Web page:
In order to identify the economic problem, the issue of whether the subsistence level of the standard of life is absolute or relative should be discussed. In fact, commentators on Keynes’s essay are divided on this issue, but most of them end up by encountering some interpretative problems. Some commentators interpret Keynes’s concept of subsistence level in terms of ‘relative needs’, that is, people’s desires depend on the economic and social context. According to this interpretation, since economic growth also improves the social context, people constantly push their desires ahead of what they have, and the economic problem is never solved because the subsistence level is never achieved. Therefore, it is not interesting what will happen after the economic problem is resolved. The main argument in support of this interpretation is that it is impossible clearly to define an absolute level of subsistence. Individuals’ desire to feel themselves included in the social community, and the desire to live longer and healthy imply shifting the necessary standard of life ahead as the economic conditions improve thanks to technical progress (Fitoussi 2008; Friedman 2008).4 This interpretation finds support in Keynes’s text because he mentioned ‘relative needs’, although he then focused on ‘absolute needs’. He thus took the wrong route – according to these commentators. However, this interpretation does not capture the spirit of the essay, which started from the subsistence of the human race in biological terms in order to identify the entry into the world of human choice. In this spirit, ‘subsistence’ is not to be interpreted in subjective terms as ‘perceived subsistence’, but in objective terms by considering humans as all the other animals, and in particular without having human consciousness. The theoretical approach underlying this interpretation is that of rational choice theory and revealed preferences, which does not draw distinctions among the purposes of human actions, whether they are for subsistence or any other purpose. This approach then encounters limits in its capacity to explain, for example, the ‘fundamental [. . .] issue [. . . of] how society responds to the opportunities that improvements of technology have afforded’ (Stiglitz 2008: 43). The alternative interpretation claims that the subsistence level in Keynes’s essay should be regarded as absolute, because it is based on ‘needs’. These ‘needs’ ‘are the objective requirements of a good and comfortable life’, and they can refer to a desirable list of things like personality, friendship, respect, and leisure. Economic growth can thus resolve the economic problem, but at the same time it creates a new problem: the rise of ‘wants’, which are ‘purely psychic, infinitely expandable’, and which can be manipulated by the freemarket economy (Skidelsky and Skidelsky 2013). Keynes should be criticised – according to this interpretation – because he failed to distinguish between ‘needs’, which are desirable, and ‘wants’, which are undesirable. The fact that working hours have not declined as expected thus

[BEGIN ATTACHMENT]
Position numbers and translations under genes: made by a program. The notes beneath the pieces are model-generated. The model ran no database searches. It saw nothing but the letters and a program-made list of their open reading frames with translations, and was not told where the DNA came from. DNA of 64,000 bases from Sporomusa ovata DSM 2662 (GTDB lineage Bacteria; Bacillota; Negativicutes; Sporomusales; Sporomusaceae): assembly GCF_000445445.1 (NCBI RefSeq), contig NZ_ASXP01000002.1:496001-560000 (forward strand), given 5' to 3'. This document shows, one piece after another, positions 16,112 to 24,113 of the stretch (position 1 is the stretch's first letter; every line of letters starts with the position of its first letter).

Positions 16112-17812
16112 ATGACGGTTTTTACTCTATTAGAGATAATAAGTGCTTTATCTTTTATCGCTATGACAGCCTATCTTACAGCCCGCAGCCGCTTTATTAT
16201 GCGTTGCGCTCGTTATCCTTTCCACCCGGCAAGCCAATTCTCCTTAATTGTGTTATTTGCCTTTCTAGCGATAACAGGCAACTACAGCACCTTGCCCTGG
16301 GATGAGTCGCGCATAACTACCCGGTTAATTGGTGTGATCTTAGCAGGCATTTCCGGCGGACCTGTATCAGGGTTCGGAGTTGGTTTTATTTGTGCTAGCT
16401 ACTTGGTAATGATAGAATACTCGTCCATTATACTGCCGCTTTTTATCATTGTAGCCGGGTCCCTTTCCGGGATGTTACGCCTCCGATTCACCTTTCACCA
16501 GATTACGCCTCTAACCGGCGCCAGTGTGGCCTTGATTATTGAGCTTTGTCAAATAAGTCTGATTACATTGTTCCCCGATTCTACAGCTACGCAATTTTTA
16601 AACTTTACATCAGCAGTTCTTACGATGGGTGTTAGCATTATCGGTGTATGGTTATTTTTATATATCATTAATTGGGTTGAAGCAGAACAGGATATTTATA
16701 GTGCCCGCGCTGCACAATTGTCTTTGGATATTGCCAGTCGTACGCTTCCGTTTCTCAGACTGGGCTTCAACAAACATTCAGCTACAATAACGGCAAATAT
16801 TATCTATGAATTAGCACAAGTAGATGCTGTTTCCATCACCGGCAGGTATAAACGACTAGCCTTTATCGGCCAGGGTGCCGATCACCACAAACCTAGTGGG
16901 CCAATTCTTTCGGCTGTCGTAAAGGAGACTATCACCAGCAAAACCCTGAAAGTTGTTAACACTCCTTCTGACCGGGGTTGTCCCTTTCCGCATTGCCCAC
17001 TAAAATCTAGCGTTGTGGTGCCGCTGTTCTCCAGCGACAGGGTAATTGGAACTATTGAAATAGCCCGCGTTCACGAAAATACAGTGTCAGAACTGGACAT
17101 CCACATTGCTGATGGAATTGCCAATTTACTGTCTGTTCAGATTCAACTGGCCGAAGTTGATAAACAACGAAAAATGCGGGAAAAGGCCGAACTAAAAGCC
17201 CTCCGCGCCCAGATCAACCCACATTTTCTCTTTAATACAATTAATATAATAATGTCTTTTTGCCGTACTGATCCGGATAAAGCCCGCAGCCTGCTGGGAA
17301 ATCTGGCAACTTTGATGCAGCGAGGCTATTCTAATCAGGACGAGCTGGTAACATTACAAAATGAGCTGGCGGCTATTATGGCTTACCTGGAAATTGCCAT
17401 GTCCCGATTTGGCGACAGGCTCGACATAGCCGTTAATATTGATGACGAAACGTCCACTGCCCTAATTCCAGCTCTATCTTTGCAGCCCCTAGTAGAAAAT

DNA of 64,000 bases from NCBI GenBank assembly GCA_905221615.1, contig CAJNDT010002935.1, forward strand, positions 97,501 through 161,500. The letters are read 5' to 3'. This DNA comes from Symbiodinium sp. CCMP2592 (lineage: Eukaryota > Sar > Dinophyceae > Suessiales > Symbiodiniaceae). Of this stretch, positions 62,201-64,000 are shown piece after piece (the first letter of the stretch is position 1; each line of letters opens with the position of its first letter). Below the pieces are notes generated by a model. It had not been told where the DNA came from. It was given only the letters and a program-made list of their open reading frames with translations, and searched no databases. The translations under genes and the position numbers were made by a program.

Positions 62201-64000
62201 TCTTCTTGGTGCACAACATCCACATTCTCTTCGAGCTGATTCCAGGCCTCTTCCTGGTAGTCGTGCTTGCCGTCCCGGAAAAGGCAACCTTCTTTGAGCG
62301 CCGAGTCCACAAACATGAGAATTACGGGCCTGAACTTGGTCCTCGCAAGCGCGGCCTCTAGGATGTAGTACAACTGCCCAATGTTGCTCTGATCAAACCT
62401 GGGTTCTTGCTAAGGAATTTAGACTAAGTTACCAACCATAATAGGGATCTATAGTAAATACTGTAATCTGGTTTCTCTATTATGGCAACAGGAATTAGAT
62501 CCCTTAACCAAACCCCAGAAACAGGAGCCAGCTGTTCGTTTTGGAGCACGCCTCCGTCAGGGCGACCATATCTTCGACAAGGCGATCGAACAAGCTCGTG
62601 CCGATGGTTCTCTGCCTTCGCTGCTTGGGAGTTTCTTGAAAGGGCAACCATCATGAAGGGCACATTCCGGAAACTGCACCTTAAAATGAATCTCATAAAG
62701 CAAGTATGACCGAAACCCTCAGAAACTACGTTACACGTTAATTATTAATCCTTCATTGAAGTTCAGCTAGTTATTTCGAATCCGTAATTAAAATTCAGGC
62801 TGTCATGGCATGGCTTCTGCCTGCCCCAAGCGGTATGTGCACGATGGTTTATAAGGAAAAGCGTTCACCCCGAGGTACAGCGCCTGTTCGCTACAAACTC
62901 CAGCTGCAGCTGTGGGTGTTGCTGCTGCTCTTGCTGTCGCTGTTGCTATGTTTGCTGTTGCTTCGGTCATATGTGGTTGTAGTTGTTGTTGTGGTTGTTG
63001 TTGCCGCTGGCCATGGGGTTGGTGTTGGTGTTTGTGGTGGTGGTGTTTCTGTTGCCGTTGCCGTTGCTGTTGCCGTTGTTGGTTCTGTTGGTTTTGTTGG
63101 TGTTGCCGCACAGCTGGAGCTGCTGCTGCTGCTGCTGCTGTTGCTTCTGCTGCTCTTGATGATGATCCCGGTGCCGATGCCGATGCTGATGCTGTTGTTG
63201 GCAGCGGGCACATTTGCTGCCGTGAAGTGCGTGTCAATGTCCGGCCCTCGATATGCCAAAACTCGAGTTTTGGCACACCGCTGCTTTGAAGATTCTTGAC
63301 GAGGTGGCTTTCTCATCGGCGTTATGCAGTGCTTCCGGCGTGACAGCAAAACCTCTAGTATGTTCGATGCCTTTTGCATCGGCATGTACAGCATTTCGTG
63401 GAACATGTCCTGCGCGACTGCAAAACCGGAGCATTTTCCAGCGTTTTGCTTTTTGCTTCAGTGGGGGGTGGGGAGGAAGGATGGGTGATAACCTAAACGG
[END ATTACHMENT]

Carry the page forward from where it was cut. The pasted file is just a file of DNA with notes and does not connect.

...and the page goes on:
appears to be undesirable because work becomes necessary to finance people’s wants, which have been artificially increased. This alternative interpretation attempts to amend Keynes’s essay and to provide a more convincing account of economic and welfare problems. But spelling out the list of desirable goods so that Keynes’s subsistence level of standard of life becomes typically human, introduces a new weakness. In fact, it leaves unspecified the quality of these goods, such as personality, friendship, and leisure, which may also assume undesirable intents and purposes, so that the distinction between ‘needs’ and ‘wants’ becomes unclear.